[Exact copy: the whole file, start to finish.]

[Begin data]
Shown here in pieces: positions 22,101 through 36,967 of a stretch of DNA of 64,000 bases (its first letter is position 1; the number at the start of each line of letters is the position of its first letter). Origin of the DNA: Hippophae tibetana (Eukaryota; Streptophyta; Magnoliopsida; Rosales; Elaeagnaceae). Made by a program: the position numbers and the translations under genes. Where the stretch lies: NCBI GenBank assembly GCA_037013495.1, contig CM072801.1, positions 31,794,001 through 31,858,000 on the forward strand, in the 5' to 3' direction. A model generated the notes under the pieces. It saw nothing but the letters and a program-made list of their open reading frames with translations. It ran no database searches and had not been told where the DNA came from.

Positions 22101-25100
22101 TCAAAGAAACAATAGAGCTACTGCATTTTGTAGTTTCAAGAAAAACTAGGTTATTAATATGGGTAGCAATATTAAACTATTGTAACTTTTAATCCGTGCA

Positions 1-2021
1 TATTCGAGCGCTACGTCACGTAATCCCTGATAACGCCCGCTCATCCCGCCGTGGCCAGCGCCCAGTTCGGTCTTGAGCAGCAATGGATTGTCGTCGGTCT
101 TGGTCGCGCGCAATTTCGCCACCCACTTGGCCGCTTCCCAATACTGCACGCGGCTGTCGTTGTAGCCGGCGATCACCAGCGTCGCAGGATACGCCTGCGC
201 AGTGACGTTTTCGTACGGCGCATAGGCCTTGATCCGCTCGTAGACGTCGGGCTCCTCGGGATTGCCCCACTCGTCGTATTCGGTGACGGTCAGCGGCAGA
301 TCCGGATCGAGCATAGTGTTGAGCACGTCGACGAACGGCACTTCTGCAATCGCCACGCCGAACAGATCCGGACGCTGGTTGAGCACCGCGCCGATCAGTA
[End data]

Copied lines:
Shown here in pieces: positions 22,101 through 36,967 of a stretch of DNA of 64,000 bases (its first letter is position 1; the number at the start of each line of letters is the position of its first letter). Origin of the DNA: Hippophae tibetana (Eukaryota; Streptophyta; Magnoliopsida; Rosales; Elaeagnaceae). Made by a program: the position numbers and the translations under genes. Where the stretch lies: NCBI GenBank assembly GCA_037013495.1, contig CM072801.1, positions 31,794,001 through 31,858,000 on the forward strand, in the 5' to 3' direction. A model generated the notes under the pieces. It saw nothing but the letters and a program-made list of their open reading frames with translations. It ran no database searches and had not been told where the DNA came from.

Positions 22101-25100
22101 TCAAAGAAACAATAGAGCTACTGCATTTTGTAGTTTCAAGAAAAACTAGGTTATTAATATGGGTAGCAATATTAAACTATTGTAACTTTTAATCCGTGCA

Positions 1-2021
1 TATTCGAGCGCTACGTCACGTAATCCCTGATAACGCCCGCTCATCCCGCCGTGGCCAGCGCCCAGTTCGGTCTTGAGCAGCAATGGATTGTCGTCGGTCT
101 TGGTCGCGCGCAATTTCGCCACCCACTTGGCCGCTTCCCAATACTGCACGCGGCTGTCGTTGTAGCCGGCGATCACCAGCGTCGCAGGATACGCCTGCGC
201 AGTGACGTTTTCGTACGGCGCATAGGCCTTGATCCGCTCGTAGACGTCGGGCTCCTCGGGATTGCCCCACTCGTCGTATTCGGTGACGGTCAGCGGCAGA
301 TCCGGATCGAGCATAGTGTTGAGCACGTCGACGAACGGCACTTCTGCAATCGCCACGCCGAACAGATCCGGACGCTGGTTGAGCACCGCGCCGATCAGTA